COMBINED ROOF AND SIDE VENTILATION WITH MISTING AND AIR BLOWING FOR COOLING TROPICAL GREENHOUSES
Temperature regulation in tunnel greenhouses used for protected culture in tropical Asia mostly depends on natural (static) ventilation. This single mode of greenhouse cooling is inadequate during less windy and peak hot periods, causing to heat up the greenhouse interior to temperatures beyond 35°C, unfavorable for plant growth and development. Therefore individual and combined use of different temper¬ature control strategies, namely enhanced natural ventilation, forced-air exchange and evaporative cooling were tested for their efficacy in a commercial scale greenhouse (without vegetation inside) under humid tropical conditions in Sri Lanka. Enlarged roof vent (up to 36% of the floor area) with net-covered side vent (mesh size: 20 or 40) improved greenhouse ventilation based temperature control, making the mean day¬time temperature in the greenhouse down to the level outside (33°C) and without affecting the internal relative humidity (RH) significantly (63-65%). Forced-air intake was more effective for temperature regulation, compared to exhaust when introduced to naturally ventilated greenhouses. Combined use of forced-air exhaust and intake contributed to maintain RH at a minimum difference with the outside air. Misting could reduce the internal temperature far below the outside (30°C) when operated with improved natural ventilation, subjected to slight increase in RH. With further improvements, forced-air ventilation would be used to bring down the internal RH, increased due to misting in naturally ventilated tunnel greenhouses in the tropical region.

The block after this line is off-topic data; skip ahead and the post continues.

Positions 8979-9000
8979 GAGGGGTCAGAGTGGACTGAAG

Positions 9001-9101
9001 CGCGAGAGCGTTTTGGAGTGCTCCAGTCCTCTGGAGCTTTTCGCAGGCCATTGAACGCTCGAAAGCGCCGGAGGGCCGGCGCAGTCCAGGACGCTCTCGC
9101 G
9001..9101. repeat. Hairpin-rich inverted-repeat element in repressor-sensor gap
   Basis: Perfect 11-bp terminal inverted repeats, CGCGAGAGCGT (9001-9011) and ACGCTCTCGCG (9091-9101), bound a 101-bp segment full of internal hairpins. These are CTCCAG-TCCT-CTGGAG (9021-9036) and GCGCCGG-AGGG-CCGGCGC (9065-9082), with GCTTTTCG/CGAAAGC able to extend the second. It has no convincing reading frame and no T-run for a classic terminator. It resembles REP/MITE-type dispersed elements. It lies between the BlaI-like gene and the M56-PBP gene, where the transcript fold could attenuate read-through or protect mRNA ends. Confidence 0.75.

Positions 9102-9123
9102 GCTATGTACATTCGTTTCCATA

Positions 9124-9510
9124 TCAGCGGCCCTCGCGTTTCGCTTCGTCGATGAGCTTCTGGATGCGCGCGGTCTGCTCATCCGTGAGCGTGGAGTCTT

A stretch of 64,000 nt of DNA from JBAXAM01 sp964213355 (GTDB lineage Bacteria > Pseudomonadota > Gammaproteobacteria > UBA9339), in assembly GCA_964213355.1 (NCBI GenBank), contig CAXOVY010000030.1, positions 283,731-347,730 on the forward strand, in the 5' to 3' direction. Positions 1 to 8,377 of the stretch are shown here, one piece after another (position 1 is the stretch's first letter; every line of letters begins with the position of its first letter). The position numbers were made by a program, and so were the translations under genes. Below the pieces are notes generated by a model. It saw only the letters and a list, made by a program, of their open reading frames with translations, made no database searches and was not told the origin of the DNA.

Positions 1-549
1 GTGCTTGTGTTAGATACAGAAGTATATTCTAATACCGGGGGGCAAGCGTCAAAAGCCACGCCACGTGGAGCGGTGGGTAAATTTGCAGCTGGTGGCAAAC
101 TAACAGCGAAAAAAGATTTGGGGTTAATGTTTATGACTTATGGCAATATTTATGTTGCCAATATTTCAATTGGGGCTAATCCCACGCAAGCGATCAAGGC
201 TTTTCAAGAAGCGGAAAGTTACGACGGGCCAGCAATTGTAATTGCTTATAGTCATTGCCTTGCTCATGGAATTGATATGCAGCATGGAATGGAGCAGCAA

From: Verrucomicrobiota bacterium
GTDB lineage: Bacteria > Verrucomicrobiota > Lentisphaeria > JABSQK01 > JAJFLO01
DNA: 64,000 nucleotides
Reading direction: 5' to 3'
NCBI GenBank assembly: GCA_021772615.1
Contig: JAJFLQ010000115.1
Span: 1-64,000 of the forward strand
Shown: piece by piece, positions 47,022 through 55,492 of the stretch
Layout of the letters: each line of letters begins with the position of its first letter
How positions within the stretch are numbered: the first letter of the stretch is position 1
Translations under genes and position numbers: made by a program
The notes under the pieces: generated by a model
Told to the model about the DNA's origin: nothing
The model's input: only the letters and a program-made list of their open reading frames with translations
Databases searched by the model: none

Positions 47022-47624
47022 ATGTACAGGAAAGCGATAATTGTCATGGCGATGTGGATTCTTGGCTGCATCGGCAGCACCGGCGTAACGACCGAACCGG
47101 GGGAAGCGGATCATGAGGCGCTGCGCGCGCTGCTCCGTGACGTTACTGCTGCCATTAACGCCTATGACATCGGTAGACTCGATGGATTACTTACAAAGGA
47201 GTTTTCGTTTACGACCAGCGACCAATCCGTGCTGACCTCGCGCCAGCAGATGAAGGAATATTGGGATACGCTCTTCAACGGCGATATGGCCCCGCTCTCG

Weerakkody, W.A.P., Jayasinghe, J.M.U. and Prathpasinghe, G. (2014). COMBINED ROOF AND SIDE VENTILATION WITH MISTING AND AIR BLOWING FOR COOLING TROPICAL GREENHOUSES. Acta Hortic. 1037, 555-561
jack roof, insect-proof netting, forced-air, temperature, relative humidity